Diary

14th March 1997 at 00:00
Fascinating exercise, these primary league tables. And if John Major wins a third term as prime minister, we can only expect to see more of them, since his personal ambition is to reveal just what schools do for kids at seven and 14 as well. The lumberjacks of the world are revving their chainsaws in breathless anticipation.

Wading through the acres of newsprint devoted to the prowess of the 11-year-olds of Little Soddit Primary in reciting their 10-times tables, Carborundum wondered how many acres of trees have been felled in this whole exercise. And then called an industry insider.

Astonishingly, more than a million tabloid-sized pages were printed by The TES and Fleet Street papers to bring you the listings covering some or all of the nation's 13,000 eligible schools. That's 250 tonnes of newsprint. At around Pounds 380 per tonne, that means newspaper barons have forked out almost Pounds 95,000 on extra paper alone, and that's without the increased costs of printing and distribution.

Unrolled, the paper would cover 11,537 miles - a flight to New Zealand.

And that's just the national papers. It doesn't include any extra pages being put together by the local press up and down the country. And more significantly, it doesn't include the two million booklets printed on heavy paper by the Department for Education and Employment, felling another 390 tonnes of trees.

"Finland's looking a bit bare at the moment," jokes an insider.

How bare? Friends of the Earth explains that around 41 per cent of British newsprint is recycled paper. On "very rough figures - they're just the ballpark estimate" - it takes six mature trees to make a tonne of paper, so that means 900 have been felled for Fleet Street alone to inform the nation of the prowess of its 11-year-olds.

Add the DFEE booklets and you can wave goodbye to another 2,340 trees. Added up, 3000-plus pines make a fairly sizeable wood, or perhaps even a small forest. Are the league tables worth the paper they're printed on?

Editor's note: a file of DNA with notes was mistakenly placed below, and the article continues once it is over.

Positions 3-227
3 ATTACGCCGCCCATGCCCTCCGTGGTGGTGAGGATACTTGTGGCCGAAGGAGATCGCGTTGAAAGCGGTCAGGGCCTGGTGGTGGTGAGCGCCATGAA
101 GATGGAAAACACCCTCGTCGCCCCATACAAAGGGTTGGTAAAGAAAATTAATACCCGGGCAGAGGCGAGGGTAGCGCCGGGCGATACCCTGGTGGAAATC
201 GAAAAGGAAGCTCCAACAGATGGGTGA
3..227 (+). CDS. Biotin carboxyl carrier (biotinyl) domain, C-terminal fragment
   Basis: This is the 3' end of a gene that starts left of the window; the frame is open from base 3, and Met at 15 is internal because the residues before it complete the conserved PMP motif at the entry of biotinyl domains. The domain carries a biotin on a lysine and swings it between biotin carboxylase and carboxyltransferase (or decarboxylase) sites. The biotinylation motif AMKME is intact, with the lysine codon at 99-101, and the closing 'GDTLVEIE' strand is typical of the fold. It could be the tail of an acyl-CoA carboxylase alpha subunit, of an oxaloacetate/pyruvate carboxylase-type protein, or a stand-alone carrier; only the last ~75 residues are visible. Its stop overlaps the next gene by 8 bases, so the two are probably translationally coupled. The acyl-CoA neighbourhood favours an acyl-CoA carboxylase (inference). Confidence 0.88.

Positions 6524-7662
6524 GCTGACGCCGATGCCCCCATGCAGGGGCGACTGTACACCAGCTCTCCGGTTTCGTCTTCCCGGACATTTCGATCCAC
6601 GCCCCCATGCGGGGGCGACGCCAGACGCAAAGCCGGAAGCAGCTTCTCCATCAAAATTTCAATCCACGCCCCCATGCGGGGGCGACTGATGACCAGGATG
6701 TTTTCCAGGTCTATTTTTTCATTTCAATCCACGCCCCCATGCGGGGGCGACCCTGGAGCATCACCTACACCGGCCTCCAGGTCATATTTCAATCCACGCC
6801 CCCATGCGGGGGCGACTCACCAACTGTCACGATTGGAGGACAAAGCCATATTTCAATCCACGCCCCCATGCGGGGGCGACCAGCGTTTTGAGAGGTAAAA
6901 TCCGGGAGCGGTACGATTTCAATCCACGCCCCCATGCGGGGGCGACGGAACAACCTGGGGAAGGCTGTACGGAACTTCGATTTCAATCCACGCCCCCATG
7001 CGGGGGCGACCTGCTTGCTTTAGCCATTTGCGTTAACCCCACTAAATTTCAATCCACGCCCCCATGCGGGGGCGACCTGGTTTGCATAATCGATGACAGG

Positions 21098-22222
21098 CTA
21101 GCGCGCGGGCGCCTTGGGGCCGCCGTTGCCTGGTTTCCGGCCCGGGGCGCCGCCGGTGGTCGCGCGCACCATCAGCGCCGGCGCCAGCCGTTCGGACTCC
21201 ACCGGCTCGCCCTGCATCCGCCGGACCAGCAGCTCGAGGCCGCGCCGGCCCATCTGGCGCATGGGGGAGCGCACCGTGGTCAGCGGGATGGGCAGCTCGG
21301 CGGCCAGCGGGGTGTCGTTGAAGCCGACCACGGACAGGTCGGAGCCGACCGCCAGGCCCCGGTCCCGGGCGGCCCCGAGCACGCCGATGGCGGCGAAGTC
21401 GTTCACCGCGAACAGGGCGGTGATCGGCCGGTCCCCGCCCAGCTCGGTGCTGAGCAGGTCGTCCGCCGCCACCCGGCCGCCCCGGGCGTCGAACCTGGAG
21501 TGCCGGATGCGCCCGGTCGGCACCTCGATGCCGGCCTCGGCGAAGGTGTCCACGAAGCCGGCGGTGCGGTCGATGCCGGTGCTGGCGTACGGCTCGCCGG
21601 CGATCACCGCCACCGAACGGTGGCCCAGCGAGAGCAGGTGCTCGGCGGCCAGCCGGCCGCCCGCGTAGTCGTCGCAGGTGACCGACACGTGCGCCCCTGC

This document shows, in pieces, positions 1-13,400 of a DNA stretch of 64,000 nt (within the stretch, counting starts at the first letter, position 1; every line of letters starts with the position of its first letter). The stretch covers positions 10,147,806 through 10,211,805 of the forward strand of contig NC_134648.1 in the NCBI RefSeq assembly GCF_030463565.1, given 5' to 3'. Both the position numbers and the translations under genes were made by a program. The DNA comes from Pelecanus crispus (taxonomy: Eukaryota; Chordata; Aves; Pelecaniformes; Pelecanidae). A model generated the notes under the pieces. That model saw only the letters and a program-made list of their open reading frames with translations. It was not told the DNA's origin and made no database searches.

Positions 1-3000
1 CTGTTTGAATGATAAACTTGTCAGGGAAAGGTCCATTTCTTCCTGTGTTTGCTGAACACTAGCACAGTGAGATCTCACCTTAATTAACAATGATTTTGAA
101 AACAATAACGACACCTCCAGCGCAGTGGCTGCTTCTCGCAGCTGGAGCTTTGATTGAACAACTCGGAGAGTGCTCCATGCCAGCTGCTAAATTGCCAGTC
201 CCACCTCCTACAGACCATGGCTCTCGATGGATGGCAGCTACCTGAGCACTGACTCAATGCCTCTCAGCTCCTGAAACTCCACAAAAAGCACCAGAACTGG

To South Croydon, to join a breathless crowd hanging on the every word of The Man Who Inspects Schools for the Queen. But Carborundum's enjoyment of Chris Woodhead's trenchant views on pastoral care in schools (too many agony aunts being sloppy and sentimental: not enough rigour and self-discipline) was somewhat marred by the curious sound effects accompanying his words.

Peculiar jinglings and janglings tinkled around the gracious hall of Whitgift School, apparently emanating from the public address system. A closer inspection of the chief inspector explained the cause. Mr W was standing in front of a low table, on which was his microphone . . . not unadjacent to the trouser pocket in which he was merrily jingling his change and keys for much of his speech. Perhaps a course in public speaking is called for. Or a reminder of the manners drilled in by good schools that it is rude to keep your hands in your pockets.

Fingers crossed for Bryan Davies, Labour's higher education spokesman, who this Sunday faces the massed ranks of the stony-faced selection committee for the safe seat of Newport East.

Mr Davies, a natural blond, has been left seatless by the activities of the Boundary Commission and has so far failed to win a nomination elsewhere. But special factors make it anybody's guess which way Sunday's decision will go.

You see, another contender is one Alan Howarth, who was elected as a Tory MP at the start of this Parliament and caused something of a furore by crossing the floor to join Labour. As a reward, the leadership is rather keen to find him a seat, and is believed to be bringing pressure to bear behind the scenes. Equally, many Welsh Labour activists would rather spend eternity locked in a small room with David Mellor than select and fight for a former Tory, particularly one who is reported to have used parliamentary questions to denounce "intimidation" on the miners' picket lines.

And then there are the local candidates. As Mr Davies' doughty Commons secretary explains, indignantly, they can canvass constantly, while her chap is stuck in the office. "He's such a good constituency MP," she mourns. "The first thing he did in his current constituency was to set up two offices, one at each end, where he has regular surgeries. And he works so hard. I've been here 25 years and he really does work hard."

Among his more notable achievements was to pilot a major Labour U-turn on the subject of student grants: ie, that they should be repayable over 20 years. Previous incumbent Jeff Rooker was sacked for even raising the possibility.

Anyway, the Newport contest is the last. "There are no more seats left. If he doesn't get this, then the only chance would be if another MP died or decided to resign," says Mr D's secretary anxiously.

Even if this were to happen, it is by no means certain that he would be the frontrunner. According to the weekend press, a senior Labour official believes an unexpected last-minute resignation may allow the former Tory to be pushed into a seat with minimum opposition from the local party.

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